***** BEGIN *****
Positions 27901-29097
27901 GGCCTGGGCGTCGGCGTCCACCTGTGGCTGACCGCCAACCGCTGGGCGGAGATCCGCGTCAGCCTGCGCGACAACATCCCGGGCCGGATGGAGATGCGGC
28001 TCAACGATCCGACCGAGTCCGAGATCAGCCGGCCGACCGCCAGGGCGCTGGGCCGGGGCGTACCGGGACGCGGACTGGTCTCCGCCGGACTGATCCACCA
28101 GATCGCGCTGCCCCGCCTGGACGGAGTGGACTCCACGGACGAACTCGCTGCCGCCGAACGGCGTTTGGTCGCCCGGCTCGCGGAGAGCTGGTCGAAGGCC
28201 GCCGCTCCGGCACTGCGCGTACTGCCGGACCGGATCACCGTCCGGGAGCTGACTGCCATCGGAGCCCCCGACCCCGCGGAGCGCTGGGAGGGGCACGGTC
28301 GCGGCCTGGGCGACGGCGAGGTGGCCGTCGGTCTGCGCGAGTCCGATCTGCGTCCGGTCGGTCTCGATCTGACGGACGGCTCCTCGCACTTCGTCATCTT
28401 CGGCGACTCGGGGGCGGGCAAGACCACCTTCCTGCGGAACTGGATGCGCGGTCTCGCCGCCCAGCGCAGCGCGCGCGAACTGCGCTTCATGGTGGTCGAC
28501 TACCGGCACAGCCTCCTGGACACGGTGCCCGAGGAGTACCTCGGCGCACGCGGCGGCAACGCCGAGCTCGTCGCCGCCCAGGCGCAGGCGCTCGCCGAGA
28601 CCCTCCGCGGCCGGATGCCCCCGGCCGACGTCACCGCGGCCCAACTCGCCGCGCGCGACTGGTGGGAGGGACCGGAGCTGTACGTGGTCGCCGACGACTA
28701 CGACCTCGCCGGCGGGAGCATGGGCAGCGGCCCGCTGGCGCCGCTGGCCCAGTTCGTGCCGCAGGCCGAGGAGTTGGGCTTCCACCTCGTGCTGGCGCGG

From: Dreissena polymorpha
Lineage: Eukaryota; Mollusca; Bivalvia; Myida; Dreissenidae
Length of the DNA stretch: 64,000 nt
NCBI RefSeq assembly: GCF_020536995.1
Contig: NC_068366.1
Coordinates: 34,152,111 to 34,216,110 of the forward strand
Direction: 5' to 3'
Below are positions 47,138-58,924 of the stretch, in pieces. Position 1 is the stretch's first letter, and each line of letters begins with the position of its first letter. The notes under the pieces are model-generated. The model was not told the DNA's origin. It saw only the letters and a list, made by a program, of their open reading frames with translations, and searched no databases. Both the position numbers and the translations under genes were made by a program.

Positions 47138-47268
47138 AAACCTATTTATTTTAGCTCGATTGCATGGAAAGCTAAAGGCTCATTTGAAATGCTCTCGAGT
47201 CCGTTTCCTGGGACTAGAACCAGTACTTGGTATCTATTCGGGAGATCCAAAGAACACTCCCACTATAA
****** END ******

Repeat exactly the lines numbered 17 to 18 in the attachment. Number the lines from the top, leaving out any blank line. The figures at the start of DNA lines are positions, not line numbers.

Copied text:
Direction: 5' to 3'
Below are positions 47,138-58,924 of the stretch, in pieces. Position 1 is the stretch's first letter, and each line of letters begins with the position of its first letter. The notes under the pieces are model-generated. The model was not told the DNA's origin. It saw only the letters and a list, made by a program, of their open reading frames with translations, and searched no databases. Both the position numbers and the translations under genes were made by a program.